Texas Gyro

It Worked When It Came In

TexasGyro | 24 August, 2015 15:43

The two things that any avionics shop hates to hear the worst are “It worked when it came in” and “It’s cheaper on Trade-A-Plane”.  The yellow rag is a topic for a later date.

Different category aircraft bring a different category of customer.  Someone who can barely afford to put gas in their 1962 172 is often less likely to make the “It worked when it came in” claim than the wealthy 1998 Bonanza owner.  Even less likely is the corporate pilot flying a turboprop or business jet because they often understand that aircraft are complicated machines and they break.  Some genuinely believe that it worked and some are looking for something for nothing.  Sometimes it simply broke all by itself while it was sitting.

At a previous stop in my career we were specialized in doing complete avionics redos in 400 series Cessna aircraft.  It seemed that 99% of the time we were dealing with an owner pilot who was moving up from a Bonanza or similar high performance single.  The good news is these customers were willing to spend the money to do it right, the bad news is they were the pickiest customers I have ever had to deal with.  We learned (the hard way) that our incoming inspection had to be expanded to include ANY defects in the paint, interior, glass, and even tires!!  We would even perform engine runs to make sure there were no “It worked when it came in” problems.

I have always performed a complete incoming inspection for any aircraft that we were performing an installation on in order to establish a baseline of what worked and what didn’t.  We then present that form to the customer before work begins and give them the option of troubleshooting, repairing, or deferring.  This has a twofold benefit in that you won’t get blamed for it being broke when you are finished as well as possibly saving you a ton of time troubleshooting something that you think you broke.  Case in point:  A King Air was dropped off for a dual G600/GTN750 installation.  We were replacing everything avionics except for the autopilot.  The customer was asked if there were any known discrepancies and none were relayed.  During the incoming inspection we found several problems that would have been ours, had we not caught them, including bad panel lights and an inoperative manual electric trim, as well as corroded radar altimeter antennas and two bad VHF com antennas (there were numerous other problems, but they all resolved themselves with new equipment).

In my early twenties I was working in a small two man shop and installed power connectors for headsets in a Shrike Commander.  Around lunchtime one day the customer came in to the shop (I was the only one there) and literally cussed me for about 10 minutes, going on and on about how I had broken his airplane and I would never touch it again.  It turns out he had lost all electric power shortly after takeoff.  I had no clue how installing headset power connectors could have possibly killed his entire electrical system and didn’t appreciate the colorful language he used to describe the situation and me.  As a rule when I get in an aircraft that I am not familiar with, I always turn off everything that doesn’t need to be on prior to applying power.  It is not uncommon for lights to be left on and you will find hot magnetos from time to time.  After careful consideration I realized that I had probably turned his generators off and he had failed to turn them back on. It was with great pleasure that I drove to his maintenance shop and informed him of this.  His response was “You can leave now”.  Much to his dismay I insisted on staying until the mechanic could verify that everything was ok.  His defense was that you never turn the alternator off in your car, so why turn them off in your airplane?  My response “What does your checklist say?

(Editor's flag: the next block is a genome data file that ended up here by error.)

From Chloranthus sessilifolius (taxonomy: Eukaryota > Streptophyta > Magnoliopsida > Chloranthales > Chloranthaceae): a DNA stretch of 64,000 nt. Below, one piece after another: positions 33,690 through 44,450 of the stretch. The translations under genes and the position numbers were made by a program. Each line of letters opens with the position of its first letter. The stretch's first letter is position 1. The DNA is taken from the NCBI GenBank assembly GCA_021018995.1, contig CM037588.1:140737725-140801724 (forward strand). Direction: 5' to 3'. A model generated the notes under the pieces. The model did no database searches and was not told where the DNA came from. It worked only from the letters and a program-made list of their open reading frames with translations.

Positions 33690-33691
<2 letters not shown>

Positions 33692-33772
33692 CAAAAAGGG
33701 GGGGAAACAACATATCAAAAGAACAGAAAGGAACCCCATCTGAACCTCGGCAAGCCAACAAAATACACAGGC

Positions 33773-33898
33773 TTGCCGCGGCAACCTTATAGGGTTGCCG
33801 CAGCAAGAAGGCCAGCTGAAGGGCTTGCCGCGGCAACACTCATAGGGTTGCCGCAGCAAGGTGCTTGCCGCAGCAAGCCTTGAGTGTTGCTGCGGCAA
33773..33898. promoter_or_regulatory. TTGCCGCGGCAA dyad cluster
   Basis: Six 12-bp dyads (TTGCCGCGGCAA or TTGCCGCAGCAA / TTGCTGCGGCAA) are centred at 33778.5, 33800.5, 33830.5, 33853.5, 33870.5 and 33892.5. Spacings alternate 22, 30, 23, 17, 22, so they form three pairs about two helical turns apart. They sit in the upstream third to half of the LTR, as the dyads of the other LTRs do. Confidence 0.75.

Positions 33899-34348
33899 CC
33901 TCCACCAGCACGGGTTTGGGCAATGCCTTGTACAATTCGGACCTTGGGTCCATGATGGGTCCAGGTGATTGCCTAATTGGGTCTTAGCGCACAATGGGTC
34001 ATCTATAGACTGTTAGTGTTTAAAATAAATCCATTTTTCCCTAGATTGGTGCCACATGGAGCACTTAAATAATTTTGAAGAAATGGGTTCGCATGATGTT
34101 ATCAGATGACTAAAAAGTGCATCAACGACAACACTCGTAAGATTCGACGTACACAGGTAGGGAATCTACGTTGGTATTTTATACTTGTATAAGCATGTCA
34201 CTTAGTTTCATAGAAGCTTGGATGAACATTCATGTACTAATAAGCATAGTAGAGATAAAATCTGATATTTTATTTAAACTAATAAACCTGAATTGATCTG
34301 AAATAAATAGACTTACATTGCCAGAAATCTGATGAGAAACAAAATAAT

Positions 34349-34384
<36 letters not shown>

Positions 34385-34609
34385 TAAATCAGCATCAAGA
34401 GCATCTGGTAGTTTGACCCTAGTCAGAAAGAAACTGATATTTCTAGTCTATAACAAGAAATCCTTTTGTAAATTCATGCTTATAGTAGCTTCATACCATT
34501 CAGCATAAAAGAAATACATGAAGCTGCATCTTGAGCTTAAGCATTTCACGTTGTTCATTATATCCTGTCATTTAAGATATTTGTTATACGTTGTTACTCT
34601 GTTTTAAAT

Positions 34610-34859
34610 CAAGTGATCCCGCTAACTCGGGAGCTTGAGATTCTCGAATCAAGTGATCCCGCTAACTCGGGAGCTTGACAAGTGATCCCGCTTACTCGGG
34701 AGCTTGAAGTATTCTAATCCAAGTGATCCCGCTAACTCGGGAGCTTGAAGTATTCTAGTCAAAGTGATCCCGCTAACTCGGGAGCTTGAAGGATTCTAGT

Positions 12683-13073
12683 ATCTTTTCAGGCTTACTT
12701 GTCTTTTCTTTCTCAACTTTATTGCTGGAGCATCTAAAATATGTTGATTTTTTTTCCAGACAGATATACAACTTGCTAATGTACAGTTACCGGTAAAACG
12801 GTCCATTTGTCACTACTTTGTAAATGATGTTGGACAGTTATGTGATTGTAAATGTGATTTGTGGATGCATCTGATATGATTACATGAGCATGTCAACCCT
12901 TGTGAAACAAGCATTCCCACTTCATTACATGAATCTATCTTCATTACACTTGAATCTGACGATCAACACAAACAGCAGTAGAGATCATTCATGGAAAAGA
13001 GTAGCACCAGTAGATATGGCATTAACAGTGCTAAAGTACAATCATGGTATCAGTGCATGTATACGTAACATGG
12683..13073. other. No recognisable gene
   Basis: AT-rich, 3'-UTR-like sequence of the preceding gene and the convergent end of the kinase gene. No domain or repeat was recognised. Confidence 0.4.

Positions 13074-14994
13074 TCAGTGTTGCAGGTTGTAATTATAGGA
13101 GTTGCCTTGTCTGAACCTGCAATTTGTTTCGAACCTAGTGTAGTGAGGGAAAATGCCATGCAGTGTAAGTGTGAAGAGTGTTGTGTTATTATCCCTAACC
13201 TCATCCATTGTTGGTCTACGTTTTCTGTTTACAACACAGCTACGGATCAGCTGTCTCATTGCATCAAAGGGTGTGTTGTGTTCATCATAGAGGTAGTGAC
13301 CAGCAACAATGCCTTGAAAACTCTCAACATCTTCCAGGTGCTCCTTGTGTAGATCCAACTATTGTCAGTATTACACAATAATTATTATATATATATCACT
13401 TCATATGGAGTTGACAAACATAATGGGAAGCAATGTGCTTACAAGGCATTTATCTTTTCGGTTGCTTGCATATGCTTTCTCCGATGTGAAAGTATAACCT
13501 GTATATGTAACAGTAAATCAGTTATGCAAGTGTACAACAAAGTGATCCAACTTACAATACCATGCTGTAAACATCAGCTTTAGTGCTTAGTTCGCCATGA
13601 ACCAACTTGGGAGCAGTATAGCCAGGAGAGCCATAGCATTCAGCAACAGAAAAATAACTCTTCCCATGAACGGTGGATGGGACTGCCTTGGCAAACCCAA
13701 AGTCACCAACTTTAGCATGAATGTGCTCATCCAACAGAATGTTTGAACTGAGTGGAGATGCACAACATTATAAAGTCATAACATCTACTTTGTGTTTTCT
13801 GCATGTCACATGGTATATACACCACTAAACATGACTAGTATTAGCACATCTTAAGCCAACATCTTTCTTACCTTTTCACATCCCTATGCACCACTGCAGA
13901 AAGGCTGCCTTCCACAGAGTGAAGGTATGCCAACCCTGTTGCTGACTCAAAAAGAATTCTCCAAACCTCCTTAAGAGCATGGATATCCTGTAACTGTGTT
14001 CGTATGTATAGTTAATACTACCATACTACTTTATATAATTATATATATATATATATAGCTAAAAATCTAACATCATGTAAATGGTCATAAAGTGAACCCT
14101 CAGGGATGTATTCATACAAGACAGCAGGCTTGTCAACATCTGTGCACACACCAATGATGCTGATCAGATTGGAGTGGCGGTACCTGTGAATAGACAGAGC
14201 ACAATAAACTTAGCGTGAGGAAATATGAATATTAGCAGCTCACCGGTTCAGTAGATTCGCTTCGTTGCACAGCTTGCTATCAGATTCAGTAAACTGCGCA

I’m reminded of another time when a 210 customer picked up his airplane and shortly after powering up he shut everything down and stormed in to the shop throwing a fit.  His audio panel was broke and he was very upset about it.  I calmly walked him back to his airplane and showed him how to turn his audio panel on.

I have learned in my 25 years in this business to never say never.  Especially on older aircraft you never know how the work that you perform will affect other systems in the aircraft.  Shit breaks, and sometimes it’s your fault.  Don’t be defensive or insulted until you are 100% sure you didn’t break it.  On many more than one occasion I did cause a problem and had no problem admitting to and correcting the problem.  It’s inventible in this business that you are going to break something.  If you never break anything then you are probably not doing anything.  The trick is to admit it when you mess up and do your best to correct the situation.  You never hide it from the customer or sweep it under the rug.


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